The Purr Company Mews-Letter - July 2007
Hi and welcome to the July Mews-letter – Special Stray Cat Edition.
Remember how last month I was telling you about the kittens we were looking after? Well they've all gone to their new homes now and I went to see them the other day and I'm pleased to say that they're very happy and tearing about the place like there's no tomorrow.
Remember how I was also saying that we couldn't keep one, as 4 cats is enough? Well we didn't keep one but it turns out 4 cats isn't enough, as the stray we've been feeding has insisted on telling us. He decided that it was better to live with us than on the street so he pretty much just moved himself in.
I thought there would be more objection from the other cats, but in fact only Rags has a problem with him, and even he's agree to silently tolerate the new addition to the tribe. To my complete surprise, Bones has actually made friends with him and they hang out together quite a lot.
So having ensured our reputation as ‘those weird cat people' down our road, I thought this month's edition should be a special stray cat edition. Stay tuned for more about, well, stray cats - of course!!
Strictly speaking, a stray cat is a domestic cat who once had a home and is used to humans, as opposed to a feral cat, who is likely to be the offspring of a stray and rather more unsociable.
A stray cat might be nervous around people but because it has had some human contact in its life it should be able to re-adjust to living with humans once again, should it be lucky enough to have the chance!
There are hundreds of thousands of stray cats in the world, maybe even millions. Some have been abandoned by their owners, and others are much loved pets who have wandered too far and got lost while out on adventure. If your cats are keen adventurers it is imperative to microchip them to stand the best chance of getting them back should they get lost.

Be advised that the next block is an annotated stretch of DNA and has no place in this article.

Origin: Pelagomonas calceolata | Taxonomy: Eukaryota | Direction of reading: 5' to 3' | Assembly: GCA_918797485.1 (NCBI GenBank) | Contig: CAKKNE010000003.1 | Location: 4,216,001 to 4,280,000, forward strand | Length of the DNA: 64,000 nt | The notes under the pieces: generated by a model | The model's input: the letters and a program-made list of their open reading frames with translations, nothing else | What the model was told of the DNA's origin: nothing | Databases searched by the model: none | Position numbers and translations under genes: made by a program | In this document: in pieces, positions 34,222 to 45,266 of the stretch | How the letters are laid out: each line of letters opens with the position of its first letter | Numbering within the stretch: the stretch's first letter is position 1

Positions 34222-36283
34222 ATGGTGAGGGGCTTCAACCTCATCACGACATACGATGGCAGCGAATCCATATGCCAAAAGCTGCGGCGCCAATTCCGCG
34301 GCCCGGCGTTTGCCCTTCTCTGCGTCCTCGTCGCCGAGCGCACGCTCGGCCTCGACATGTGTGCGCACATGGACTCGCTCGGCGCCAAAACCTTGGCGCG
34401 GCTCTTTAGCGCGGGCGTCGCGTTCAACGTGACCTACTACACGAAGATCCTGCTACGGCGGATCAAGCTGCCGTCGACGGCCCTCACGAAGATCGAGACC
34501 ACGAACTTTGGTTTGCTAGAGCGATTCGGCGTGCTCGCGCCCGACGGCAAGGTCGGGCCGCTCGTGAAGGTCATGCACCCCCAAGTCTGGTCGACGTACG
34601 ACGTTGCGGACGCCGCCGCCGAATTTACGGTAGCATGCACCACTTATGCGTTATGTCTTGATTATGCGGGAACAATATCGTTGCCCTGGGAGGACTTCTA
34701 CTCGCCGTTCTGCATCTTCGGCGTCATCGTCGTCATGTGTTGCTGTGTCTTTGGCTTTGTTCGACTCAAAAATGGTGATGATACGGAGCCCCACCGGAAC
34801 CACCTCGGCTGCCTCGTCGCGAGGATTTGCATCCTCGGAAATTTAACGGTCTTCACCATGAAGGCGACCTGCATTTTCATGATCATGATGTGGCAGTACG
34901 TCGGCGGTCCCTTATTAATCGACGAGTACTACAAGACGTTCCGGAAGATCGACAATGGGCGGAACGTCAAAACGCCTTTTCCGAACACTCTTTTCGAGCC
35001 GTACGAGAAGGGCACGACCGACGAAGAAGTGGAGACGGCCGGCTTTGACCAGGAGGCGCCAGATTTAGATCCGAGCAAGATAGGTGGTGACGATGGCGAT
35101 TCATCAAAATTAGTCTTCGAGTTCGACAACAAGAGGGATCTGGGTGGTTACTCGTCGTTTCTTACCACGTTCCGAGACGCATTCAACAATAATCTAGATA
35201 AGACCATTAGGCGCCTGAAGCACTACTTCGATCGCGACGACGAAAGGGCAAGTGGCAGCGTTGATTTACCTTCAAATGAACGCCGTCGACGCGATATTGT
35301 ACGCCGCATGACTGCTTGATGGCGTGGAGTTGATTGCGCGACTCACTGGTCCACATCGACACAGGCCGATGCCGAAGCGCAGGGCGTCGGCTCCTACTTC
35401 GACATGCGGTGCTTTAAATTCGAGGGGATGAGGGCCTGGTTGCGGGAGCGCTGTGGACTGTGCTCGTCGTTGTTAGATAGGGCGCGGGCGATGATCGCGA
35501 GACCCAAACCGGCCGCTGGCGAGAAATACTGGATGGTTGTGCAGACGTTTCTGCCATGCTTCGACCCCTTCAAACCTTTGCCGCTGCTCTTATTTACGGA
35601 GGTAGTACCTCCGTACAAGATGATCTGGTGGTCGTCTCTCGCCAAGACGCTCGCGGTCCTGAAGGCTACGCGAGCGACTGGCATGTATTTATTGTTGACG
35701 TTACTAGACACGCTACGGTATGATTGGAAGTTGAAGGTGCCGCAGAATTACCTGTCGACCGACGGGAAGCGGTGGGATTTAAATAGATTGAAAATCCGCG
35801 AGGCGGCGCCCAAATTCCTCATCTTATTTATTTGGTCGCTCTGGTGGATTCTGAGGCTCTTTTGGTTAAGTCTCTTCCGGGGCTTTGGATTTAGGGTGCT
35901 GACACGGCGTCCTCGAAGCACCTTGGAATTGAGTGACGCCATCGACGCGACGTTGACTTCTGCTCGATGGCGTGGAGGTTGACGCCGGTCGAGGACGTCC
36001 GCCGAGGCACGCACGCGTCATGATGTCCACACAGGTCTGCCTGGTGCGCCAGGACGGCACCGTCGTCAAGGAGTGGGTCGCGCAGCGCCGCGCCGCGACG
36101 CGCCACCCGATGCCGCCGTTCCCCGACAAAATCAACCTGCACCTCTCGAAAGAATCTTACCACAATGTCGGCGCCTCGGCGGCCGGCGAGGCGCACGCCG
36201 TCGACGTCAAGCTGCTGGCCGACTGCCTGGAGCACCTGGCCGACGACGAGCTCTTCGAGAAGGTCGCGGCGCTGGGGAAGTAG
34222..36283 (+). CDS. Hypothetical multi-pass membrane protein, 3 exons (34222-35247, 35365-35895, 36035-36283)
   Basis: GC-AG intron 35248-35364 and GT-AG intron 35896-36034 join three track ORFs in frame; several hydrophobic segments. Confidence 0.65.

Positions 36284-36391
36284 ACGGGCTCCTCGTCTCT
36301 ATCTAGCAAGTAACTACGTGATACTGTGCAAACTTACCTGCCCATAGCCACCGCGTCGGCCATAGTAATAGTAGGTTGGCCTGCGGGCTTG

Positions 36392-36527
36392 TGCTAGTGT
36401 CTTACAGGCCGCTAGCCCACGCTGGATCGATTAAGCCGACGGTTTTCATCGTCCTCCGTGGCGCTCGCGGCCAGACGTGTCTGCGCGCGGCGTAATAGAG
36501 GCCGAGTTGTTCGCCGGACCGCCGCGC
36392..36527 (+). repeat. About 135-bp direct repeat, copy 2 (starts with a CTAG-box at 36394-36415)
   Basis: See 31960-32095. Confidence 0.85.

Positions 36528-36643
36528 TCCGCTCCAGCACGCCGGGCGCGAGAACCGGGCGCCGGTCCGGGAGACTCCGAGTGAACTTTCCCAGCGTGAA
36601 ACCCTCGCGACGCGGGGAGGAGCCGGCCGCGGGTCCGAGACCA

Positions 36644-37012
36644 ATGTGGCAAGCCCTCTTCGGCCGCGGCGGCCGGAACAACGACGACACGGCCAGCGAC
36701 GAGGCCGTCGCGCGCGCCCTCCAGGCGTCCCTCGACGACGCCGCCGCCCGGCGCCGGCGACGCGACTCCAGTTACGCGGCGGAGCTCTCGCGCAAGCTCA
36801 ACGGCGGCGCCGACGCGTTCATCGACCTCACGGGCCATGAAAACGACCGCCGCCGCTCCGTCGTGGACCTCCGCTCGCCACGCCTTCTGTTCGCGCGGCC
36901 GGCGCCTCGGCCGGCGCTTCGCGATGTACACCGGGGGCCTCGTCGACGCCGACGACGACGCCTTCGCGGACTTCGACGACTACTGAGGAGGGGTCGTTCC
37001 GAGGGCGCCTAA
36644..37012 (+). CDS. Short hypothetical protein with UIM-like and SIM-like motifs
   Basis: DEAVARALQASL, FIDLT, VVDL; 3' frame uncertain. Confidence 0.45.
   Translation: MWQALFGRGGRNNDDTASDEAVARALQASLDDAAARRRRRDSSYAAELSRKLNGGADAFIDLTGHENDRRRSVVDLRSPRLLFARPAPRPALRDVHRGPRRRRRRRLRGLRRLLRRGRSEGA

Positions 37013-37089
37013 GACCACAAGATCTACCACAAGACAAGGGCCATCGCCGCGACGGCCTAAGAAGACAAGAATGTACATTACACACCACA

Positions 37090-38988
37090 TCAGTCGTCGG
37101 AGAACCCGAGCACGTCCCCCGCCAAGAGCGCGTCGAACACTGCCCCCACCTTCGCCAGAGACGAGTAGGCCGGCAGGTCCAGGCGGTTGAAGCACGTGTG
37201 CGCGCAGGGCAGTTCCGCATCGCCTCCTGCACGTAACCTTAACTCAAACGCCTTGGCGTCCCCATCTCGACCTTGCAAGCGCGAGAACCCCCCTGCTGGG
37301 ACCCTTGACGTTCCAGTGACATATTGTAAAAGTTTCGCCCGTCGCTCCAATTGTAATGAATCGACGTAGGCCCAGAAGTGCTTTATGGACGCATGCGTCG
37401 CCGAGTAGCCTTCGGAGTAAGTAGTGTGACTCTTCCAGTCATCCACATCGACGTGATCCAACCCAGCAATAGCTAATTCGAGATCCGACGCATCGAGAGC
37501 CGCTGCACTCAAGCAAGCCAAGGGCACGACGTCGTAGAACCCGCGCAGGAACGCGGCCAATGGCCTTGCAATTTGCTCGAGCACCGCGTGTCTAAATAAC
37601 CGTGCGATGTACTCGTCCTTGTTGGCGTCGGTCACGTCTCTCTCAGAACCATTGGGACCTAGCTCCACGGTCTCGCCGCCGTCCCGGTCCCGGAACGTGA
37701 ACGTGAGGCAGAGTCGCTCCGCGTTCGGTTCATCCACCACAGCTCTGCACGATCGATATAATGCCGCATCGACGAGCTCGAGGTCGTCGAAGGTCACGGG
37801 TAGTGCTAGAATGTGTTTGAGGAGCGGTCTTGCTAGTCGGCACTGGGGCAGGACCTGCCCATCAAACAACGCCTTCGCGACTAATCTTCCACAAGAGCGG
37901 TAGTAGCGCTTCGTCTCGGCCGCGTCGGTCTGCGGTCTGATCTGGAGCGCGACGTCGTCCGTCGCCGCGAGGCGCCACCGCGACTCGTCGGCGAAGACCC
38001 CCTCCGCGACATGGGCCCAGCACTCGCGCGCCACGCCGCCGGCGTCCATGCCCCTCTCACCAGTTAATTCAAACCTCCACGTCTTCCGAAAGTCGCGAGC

Life is hard for a stray cat!
Un-neutered males are always getting into fights over territory and female cats in heat, and females who are not spayed are often pregnant or feeding a litter of kittens, as well as having to scavenge for food and find shelter on a daily basis. If the kittens don't have any human contact they will turn feral and are unlikely to ever have a loving home; once ( or if ) they grow up the cycle continues.
Adopting a stray cat
Since this is what we have done this week with Domino, I can tell you first hand that adopting a stray can be a very rewarding experience.
Although Domino did officially have an ‘owner', it turned out Domino didn't like the dog who lived in his home and he moved himself out of there a few years ago, preferring to live on the streets.
Domino was un-neutered, skinny and always covered in war wounds. He scavenged food from us for many months before we tracked down and confronted his owner, and he agreed that we could take him on just 2 weeks ago.
Last week we took him to the vet to be neutered and had to keep him indoors for recovery. We expected he would go crazy from being shut indoors for the first time in years, but we were so wrong.
Domino has obviously been missing having a home and someone to love him; we brought him back from the vets and got him settled, then he just purred and purred. He loves to be stroked and rolls on his back so you can stroke his tummy and he looks at you with those adoring eyes that cats sometimes give you as if to say… thank you.
I'm so glad we've adopted Domino; I wish we'd confronted his ‘owner' sooner and then he wouldn't have had to spend so long fending for himself. But all's well that ends well, he now has a loving home where he wont want for anything.
If you find a stray cat in your house, or on the street, or anywhere else, try to befriend it. Getting a friend like Domino is one of the most rewarding things I've ever done.